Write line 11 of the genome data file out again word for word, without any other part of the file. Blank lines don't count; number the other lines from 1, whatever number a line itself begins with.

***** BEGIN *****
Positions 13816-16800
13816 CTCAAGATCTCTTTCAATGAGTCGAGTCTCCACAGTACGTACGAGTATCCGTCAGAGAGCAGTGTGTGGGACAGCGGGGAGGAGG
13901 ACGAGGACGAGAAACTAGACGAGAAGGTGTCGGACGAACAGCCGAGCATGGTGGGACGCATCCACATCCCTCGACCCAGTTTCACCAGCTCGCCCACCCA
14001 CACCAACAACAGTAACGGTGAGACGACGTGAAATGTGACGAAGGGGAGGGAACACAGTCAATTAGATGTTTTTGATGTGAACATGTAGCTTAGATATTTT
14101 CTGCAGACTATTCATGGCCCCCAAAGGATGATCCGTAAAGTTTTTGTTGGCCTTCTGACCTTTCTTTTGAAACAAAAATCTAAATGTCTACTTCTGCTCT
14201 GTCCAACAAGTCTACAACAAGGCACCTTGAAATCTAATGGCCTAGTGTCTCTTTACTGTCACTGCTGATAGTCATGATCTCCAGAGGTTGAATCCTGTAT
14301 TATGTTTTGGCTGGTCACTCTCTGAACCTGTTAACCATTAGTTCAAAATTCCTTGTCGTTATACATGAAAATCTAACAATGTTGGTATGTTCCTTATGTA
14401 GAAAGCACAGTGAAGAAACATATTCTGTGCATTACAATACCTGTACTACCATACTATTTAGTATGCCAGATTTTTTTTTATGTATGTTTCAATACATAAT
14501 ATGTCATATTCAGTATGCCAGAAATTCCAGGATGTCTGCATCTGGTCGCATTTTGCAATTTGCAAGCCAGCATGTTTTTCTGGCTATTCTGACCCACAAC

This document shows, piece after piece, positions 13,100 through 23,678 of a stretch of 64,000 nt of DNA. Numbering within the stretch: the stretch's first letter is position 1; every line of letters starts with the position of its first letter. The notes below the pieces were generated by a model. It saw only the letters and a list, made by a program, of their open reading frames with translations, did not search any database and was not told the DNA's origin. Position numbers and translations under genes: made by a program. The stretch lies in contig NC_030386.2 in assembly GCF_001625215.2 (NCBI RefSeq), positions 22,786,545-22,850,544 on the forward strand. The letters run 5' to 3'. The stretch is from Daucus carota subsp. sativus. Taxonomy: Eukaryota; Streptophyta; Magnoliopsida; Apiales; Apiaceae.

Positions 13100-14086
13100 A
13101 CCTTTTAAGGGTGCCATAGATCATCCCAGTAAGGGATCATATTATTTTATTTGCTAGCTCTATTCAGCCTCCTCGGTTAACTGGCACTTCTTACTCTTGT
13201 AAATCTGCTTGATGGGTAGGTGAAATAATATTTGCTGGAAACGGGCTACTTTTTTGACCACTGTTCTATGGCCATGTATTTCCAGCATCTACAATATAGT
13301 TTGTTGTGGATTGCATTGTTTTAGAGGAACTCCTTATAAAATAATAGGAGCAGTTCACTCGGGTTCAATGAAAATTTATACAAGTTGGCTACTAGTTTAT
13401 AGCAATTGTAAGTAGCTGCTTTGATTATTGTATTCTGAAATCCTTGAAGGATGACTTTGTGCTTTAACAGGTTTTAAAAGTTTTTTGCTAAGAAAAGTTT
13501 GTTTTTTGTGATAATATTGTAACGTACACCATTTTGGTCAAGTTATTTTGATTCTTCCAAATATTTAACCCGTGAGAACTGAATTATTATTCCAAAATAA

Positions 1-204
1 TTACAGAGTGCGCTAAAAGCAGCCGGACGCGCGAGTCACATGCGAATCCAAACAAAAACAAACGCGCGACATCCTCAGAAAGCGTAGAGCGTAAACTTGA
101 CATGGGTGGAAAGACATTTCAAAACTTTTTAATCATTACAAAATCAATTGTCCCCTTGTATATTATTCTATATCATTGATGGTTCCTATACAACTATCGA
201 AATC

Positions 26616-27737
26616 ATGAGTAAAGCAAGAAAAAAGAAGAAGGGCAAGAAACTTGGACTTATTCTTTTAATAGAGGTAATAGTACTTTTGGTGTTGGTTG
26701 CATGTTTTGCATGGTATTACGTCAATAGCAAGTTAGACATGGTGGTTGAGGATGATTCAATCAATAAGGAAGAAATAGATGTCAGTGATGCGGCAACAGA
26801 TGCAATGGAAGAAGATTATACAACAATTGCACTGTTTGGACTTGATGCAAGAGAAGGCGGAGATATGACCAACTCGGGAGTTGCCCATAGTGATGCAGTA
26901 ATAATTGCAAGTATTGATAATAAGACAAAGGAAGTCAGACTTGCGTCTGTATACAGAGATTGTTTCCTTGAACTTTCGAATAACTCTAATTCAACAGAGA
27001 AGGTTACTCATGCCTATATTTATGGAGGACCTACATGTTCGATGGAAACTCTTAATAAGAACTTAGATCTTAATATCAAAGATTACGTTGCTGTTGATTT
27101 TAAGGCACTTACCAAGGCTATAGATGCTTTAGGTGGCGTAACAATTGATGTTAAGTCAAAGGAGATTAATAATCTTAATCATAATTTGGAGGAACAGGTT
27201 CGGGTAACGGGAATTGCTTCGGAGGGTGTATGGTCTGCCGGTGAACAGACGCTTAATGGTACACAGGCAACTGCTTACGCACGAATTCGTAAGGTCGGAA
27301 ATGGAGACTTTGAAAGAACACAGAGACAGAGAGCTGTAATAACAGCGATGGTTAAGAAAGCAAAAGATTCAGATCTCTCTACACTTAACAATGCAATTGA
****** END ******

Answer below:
Positions 13100-14086